A diagnosis of polycythemia vera was made on the basis of the British Committee for Standards in Hematology (BCSH) guidelines. The discovery of JAK2 mutation in the majority of patients with PV allowed revision and simplification of the diagnostic criteria.[4] These criteria were as given in Table 1. Diagnosis of PV was made as A1 + A2 + A3 and B3 + B4, as present in our case. The patient underwent phlebotomy and was put on hydroxyurea. The patient symptomatically responded well to the treatment.

Table 1: Diagnostic criteria for polycythemia vera[4]
JAK2-positive polycythemia vera
A1. High hematocrit (>0.52 in men, >0.48 in women) or raised red cell mass (>25% above predicted)
A2. Mutation in JAK2 Diagnosis require both criteria to be present
JAK2-negative polycythemia vera
A1. Raised red cell mass (>25% above predicted) or hematocrit > 0.60 in men, > 0.56 in women
A2. Absence of a mutation in JAK2
A3. No case of secondary erythocytosis
A4. Palpable splenomegaly
A5. Presence of an acquired genetic abnormality (excluding BCR-ABL) in the hemotopoietic cells
B1. Thrombocytosis (platelet count >450 × 109/l)
B2. Neutophil leucocytosis (neutrophil count >10 × 109/l In non smokers, >12.5 × 1o9/l in smokers)
B3. Radiological evidence of splenomegaly
B4. Endogenous erythroid colonies or low serum erythropoietin Diagnosis requires A1 + A2 + A3 + either one other A or two B criteria

DISCUSSION

JAK2 gene is located on the short arm of chromosome 9, and loss of heterozygosity on chromosome 9p due to uniparental disomy is the most common cytogenetic abnormality in PV.[5] Only a minority of sporadic patients with PV do not carry JAK2, and the proportion of familial cases of PV that are negative is definitely higher.[6]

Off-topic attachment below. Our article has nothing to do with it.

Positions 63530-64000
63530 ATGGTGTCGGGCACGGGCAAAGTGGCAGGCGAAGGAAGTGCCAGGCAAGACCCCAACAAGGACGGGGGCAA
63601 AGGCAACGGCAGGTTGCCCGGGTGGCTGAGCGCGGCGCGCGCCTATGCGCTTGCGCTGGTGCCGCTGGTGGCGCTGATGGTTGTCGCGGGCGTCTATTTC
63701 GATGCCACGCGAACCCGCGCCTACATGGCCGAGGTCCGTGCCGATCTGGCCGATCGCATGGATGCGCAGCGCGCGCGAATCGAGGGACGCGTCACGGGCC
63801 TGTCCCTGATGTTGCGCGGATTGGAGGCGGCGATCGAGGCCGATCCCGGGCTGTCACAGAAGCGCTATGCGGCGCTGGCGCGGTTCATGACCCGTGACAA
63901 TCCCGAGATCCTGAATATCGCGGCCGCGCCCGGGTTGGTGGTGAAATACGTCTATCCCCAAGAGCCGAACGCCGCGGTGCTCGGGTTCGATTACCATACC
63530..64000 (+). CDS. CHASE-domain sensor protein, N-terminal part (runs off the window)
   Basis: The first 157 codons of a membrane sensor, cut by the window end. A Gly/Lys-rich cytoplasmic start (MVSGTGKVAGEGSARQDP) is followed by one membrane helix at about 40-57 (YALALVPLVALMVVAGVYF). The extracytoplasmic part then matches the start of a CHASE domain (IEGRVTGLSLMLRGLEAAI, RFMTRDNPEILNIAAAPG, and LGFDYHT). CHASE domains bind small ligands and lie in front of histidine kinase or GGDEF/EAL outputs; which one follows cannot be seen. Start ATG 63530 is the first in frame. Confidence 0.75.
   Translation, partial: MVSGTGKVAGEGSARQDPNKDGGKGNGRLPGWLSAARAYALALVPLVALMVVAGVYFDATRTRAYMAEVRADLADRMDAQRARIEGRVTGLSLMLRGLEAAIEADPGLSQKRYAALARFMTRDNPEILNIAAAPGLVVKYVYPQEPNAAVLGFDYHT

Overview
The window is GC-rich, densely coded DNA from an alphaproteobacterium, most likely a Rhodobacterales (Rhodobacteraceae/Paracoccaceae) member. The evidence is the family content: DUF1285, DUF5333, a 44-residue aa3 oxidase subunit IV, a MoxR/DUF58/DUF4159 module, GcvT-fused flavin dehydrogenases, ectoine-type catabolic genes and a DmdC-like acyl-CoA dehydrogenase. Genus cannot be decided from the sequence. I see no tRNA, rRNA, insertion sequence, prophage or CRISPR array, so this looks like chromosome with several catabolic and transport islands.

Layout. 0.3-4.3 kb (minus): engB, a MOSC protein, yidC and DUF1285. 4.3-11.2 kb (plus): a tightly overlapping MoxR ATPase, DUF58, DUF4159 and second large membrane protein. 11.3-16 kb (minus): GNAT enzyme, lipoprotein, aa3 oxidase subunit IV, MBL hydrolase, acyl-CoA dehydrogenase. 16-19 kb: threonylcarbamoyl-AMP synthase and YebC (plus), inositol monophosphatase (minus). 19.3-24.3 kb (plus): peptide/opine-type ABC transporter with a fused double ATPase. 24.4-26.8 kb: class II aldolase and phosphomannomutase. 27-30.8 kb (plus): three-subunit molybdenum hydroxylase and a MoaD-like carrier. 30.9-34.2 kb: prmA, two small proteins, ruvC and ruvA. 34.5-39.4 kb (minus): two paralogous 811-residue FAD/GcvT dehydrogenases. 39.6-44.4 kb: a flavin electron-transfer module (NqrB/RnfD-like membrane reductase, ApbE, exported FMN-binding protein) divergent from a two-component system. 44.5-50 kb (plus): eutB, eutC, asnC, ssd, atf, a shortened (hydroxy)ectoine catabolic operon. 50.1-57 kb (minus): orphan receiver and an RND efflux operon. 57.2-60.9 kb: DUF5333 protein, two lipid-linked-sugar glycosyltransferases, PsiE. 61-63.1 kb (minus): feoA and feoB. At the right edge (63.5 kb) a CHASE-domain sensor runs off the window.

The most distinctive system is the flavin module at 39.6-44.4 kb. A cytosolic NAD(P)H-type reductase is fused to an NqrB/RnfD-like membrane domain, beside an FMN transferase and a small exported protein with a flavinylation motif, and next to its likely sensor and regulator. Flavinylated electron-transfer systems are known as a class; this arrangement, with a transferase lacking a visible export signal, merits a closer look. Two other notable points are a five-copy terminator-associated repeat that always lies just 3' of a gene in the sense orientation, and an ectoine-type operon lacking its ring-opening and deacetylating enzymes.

The workup of a patient with suspected PV could be initiated with peripheral blood mutation screening for JAK2V617F. To minimize the consequence of false positive or false negative test results, as well as, to capture the few cases that are JAK2V617F negative PV, we recommended the concomitant measurement of serum Epo levels, which is abnormally low in more than 90% of patients with PV. If the results of both the tests are suggestive of PV, the diagnosis is likely; bone marrow examination is encouraged, but not essential for making the diagnosis.[2]

Diagnostic criteria for PV were originally devised by the Polycythemia vera study group in the USA, in 1960. They required increased red cell mass and additional diagnostic criteria. They also included tests that were obsolete, such as, increased leucocyte alkaline phosphate or unbound B12 binding capacity. The World Health Organization (WHO) introduced criteria for diagnosis in 2001. These accepted an increased red cell mass or an Hb above 18.5 g/dl in men or 16.5 g/dl in women, as well as additional criteria. These criteria were over-permissive, as they allowed a diagnosis with an Hb that would be considered within the normal range. Some of the criteria were tests that were only available in a few laboratories and were not validated, such as, endogenous erythroid colony formation. In the UK, Pearson defined criteria that were designed to include only patients who were likely to have the diagnosis and be able to make a diagnosis using tests that were widely available. These criteria were adapted in the British Committee for Standards in Hematology (BCSH) guidelines for diagnosis and management.[4] The discovery of JAK2 mutations in the majority of patients with PV simply showed the presence of clonal disease. This allowed for revision and simplification of the diagnostic criteria in those with a JAK2 mutation. The amendment to the guidelines for the diagnosis was adopted by the BCSH and the criteria are as shown in [Table 1].[4,7] The WHO also revised their criteria in view of the presence of JAK2 mutations in the majority of patients.[4]